The Colombia Supremo Pitalito had both the flavor and the balance that the roasting team was seeking. “Of all the Colombians we cupped this season, this one was a bit more balanced,” Brandon Riggs said. “I like the fruitiness, sweetness. It is a good, solid Colombian that could stand on its own as a single origin or could work well as a blend with other varietals.”
The flavor is complex, Brandon noted. “It has a sweet, caramel flavor upfront and a dry, malty spiciness on the back end.”
The aftertaste is long and lingering, Brandon added. “The aftertaste is similar to an East African in that it stays with you. That’s a good sign of a well-processed Latin America coffee.”
Learn more about cupping protocols from the Specialty Coffee Association of America here.
Investigating New Latin America Coffees
Our new Colombia Supremo Pitalito was selected after an extensive process our roasting team is undergoing to investigate new Central and South American coffee crops from Colombia, Costa Rica and Guatemala. Stockton Graham & Co. tries to purchase coffee with the harvest cycles so that it is as fresh as possible.
But, of course, as coffee is an agricultural product, its quality and availability changes from season to season. “That’s one of the things I personally love about coffee,” said Brandon Riggs. “It’s agricultural so it is constantly changing. So we never know exactly what’s next.”
To help ensure the coffee we purchase for our customers is of the highest quality, the Stockton Graham & Co. roasting team undergoes extensive cuppings of each crop before we commit to bringing it in. “A good coffee roaster is never done researching, adjusting and refining the coffee,” Brad Kirby said. “We use regular cupping as a tool to assess the quality of the coffee, and refine the roast levels, to ensure that the roasting process is bringing out the very best that a coffee can be.”
The roasting process happens in our Raleigh, NC coffee facility where we craft roast coffee for our own Stockton Graham Coffees brand, as well as for Dilworth Coffee and for hundreds of private label customers around the nation.
For more information on our Colombia Supremo Pitalito or to order samples, please call our customer care team at 800 835 5943.
By popular demand, Stockton Graham & Co. is introducing our new Signature Iced Coffee a bit earlier this year.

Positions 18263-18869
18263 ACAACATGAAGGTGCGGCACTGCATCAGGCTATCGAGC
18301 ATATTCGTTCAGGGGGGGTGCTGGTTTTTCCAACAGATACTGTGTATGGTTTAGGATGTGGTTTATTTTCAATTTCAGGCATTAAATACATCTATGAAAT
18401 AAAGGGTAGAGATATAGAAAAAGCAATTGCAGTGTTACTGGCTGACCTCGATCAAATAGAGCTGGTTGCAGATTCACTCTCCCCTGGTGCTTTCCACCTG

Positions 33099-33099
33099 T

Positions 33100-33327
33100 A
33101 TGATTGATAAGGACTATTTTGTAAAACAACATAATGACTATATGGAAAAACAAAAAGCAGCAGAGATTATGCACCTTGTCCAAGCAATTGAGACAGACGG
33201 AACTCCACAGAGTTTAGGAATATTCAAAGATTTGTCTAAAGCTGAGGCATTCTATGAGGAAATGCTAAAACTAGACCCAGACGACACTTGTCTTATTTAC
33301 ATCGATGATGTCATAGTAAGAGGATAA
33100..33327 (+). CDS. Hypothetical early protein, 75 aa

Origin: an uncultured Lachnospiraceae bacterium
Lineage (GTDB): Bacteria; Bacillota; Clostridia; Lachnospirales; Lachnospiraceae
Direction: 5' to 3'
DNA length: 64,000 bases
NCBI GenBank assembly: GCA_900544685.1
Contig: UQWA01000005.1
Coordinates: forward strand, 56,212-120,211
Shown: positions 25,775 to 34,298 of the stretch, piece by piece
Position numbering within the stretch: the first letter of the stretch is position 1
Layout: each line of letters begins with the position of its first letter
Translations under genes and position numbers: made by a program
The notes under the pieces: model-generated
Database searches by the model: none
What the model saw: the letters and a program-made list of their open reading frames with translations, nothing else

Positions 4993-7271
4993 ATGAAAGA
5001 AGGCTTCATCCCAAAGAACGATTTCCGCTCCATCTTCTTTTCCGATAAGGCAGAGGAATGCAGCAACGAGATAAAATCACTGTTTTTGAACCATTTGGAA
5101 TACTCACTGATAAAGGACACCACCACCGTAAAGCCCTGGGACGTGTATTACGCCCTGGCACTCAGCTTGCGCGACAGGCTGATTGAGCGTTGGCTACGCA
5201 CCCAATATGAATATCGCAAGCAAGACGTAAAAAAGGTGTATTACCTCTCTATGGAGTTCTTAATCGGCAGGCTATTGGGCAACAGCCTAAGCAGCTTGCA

This season’s Signature Iced Coffee is a result of all the tremendously enthusiastic feedback we received from last year’s Iced Coffee Blend. Customers loved the vibrant freshness of that blend and requested a coffee that would work well brewed over ice either as a commercial drip or Chemex format. So our coffee roasters and baristas got to work early.
The roasting and barista teams sampled several different single origin and blends in March; they tried different roast levels and various brew methods from toddy to drip. Based on feedback from the internal team and select customers, this year’s Signature Iced Coffee was born.
“This is a very refreshing and sweet iced coffee,” said Roastmaster Brandon Riggs, who oversees our Raleigh coffee roasting facilities. “When you serve this coffee on ice, the berry notes are a little more juicy, and you can really taste the sweetness.”
It’s no wonder. Brandon created an iced coffee that offers a Jasmine floral aroma, juicy berry flavor and a fresh, bright aftertaste that you’ll find in only the finest peaberries from the Rift Valley region of Tanzania.
“The acidity is nice and bright,” explains Alex Jeans, our lead barista. “It has a very pleasant after taste that’s light and delicate. It’s a perfect coffee on ice for a hot day.”
Iced Coffee vs. Cold Blend You’d be hard pressed to read a copy of Coffee Talk or BusinessWeek for that matter without stumbling across an article on cold brew coffee. And other publications like The Specialty Coffee Chronicle, Beverage Industry, Restaurant Business and FoodService Director feature articles on iced coffee. So, understandably, there may be a bit of confusion in the cold coffee arena.
There are basically two ways to brew coffee that’s put over ice:
Cold brew is a toddy where coffee grounds steep for 12+ hours to create a coffee concentrate. After a time, the grounds are filtered out of the liquid. That concentrate is served with equal parts water, milk and often Nitrogen, which creates a beer-like drink called nitro coffee.
Iced coffee is created by passing hot water over a filter of ground coffee — mostly in a commercial drip machine or in a Chemex — and the hot coffee drips over cubes of ice. When brewed coffee is cooled quickly like this, flavor and acidity is locked in. This undiluted coffee is served over ice.
An emerging iced coffee brew method is called Hot Bloom Cold Brew. In this method, coffee grounds that have been placed in a large glass or plastic jug are “bloomed” with a small amount of boiling water for about 60 seconds. Ice water is then added to the vessel. The mix is swirled and placed in a refrigerator for 12-15 hours to steep. The grounds are filtered out before serving.